Avatar is on track to beat Titanic, around No. 6 on the all-time list at the moment, so the exposure is enormous. People are seeing it and they’re seeing it again, some of them possibly to taste that world once more. So if someone does commit suicide and Avatar contributes in any way to those depressed feelings, Cameron will have to live with that on his conscience. He will have created a world so vivid that someone decided to leave this world in hopes of finding something like Pandora. That’s tough to stomach. We’ve all seen Avatar as just the beginning in terms of technological advances in film, but we have our first warning sign in this depression.

Remember the film Vanilla Sky with Tom Cruise, Penelope Cruz and Cameron Diaz? I don’t remember much of it as I saw it when it came out in theaters and I wasn’t quite the film intellectual (and I have a lousy film memory anyway) but there are these machines that simulate alternative worlds for people as well as sexual intercourse, etc. Weirdly enough, Avatar is a step toward that. Can you imagine if we actually had those kinds of machines in our society how fragile we would all become, addicting ourselves to fiction, to lives better than what we have? Scary thought.

We have a long way to go before that becomes a problem, but I think without question we have to move forward in Hollywood with a bit more caution, understanding that now the door is open for the psychological consequences of this work on a large scale. Before there was the controversy of The Basketball Diaries in connection with the Columbine shooting, but that  crap about video games and movies leading to violence has always existed. I don’t believe in any of that being the cause of violent action, but it’s the large scale of Avatar and the proof in that article that makes it different. As we enter an open-ended future in filmmaking thanks to technology like that used in Avatar, that we ourselves need to adjust our line between fiction and reality and the filmmakers have more of a responsibility to be careful about just how much they blur it.


  1. Brittany says:

    That CNN article and everyone in it made me roll my eyes. We may not be blue and have tentacles to connect to plants and animals, but to think that there is no meaning in this world is ignorant. Earth is beautiful and there is spirituality. If these Avatar fans would get out of the house, go for a walk, swim in the ocean, visit the mountains, wander through a forest…rather than seeing the movie again, playing the video game and reading endlessly about Avatar on message boards and blogs…then maybe they wouldn’t find their own lives so bleak.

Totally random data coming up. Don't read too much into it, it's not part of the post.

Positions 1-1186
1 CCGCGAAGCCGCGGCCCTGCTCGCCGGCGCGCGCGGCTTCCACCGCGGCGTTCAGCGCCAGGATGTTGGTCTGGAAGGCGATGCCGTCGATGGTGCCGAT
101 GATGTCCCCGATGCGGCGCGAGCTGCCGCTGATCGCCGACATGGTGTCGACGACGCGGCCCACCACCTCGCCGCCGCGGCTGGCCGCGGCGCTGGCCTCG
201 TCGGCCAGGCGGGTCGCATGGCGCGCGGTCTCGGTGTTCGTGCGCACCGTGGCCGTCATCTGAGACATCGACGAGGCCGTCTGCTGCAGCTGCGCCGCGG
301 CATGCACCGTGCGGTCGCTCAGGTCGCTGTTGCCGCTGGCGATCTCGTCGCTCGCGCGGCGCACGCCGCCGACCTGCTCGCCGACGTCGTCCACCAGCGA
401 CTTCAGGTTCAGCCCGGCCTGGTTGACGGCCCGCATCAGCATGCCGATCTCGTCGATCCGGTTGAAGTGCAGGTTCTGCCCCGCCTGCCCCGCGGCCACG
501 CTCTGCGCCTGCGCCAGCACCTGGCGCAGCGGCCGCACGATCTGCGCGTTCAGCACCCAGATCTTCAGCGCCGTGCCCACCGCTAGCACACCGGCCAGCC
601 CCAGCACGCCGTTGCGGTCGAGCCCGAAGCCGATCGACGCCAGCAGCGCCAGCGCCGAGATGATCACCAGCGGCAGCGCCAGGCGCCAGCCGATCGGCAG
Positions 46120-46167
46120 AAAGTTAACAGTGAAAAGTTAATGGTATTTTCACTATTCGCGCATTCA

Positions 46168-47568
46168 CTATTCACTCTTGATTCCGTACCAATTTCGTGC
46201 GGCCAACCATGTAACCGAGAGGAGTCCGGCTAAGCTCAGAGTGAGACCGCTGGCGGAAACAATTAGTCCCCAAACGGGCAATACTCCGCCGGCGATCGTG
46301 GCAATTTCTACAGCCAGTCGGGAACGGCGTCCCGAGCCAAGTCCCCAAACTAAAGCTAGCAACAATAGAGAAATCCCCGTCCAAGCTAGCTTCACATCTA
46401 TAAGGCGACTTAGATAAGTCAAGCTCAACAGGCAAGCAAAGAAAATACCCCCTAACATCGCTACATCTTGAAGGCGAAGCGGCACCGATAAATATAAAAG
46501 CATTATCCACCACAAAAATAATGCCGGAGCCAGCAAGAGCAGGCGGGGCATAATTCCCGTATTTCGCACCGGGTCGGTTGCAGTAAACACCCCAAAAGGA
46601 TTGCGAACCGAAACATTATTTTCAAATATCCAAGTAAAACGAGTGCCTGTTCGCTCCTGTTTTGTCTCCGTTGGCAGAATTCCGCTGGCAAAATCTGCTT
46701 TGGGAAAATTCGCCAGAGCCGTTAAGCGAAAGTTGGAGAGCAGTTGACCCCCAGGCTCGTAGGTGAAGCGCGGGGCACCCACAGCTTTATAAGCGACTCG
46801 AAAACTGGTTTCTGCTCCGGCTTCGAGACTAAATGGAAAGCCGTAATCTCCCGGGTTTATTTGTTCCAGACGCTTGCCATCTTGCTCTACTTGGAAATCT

Though maybe I don’t understand the hoopla because I watched the movie without the 3-D glasses on and I fell asleep in the middle…

  2. Steven says:

    Yea, I agree. Unfortunately, it is also testament to just how many people close themselves off to only digital forms of experience. Is it their fault 100 percent of the time? Probably not, but there are still ways they can give themselves a much needed perspective/outlook shift on Earth.

  3. Jenni Hanley says:

    I saw this movie with Don, and when we walked out, his first words were, “Man, the real world sucks!”

    Then again, we were staring into a parking lot…

  4. Michael Moramarco says:

    I saw the movie and did not feel this emotion at all. But after reading this and the CNN article, I was reminded of my feelings about the Harry Potter series. I feel that in Avatar, there was not enough time to really get into the world and characters, vs. series like Harry Potter or Lord of the Rings in which you have a long time in which to know and love the characters as well as the unique world in which they live. It was a good film, and I think only original in that it created new worlds, but in the end, it is merely a different setting for the story of Dances with Wolves. Just my two cents. Cheers.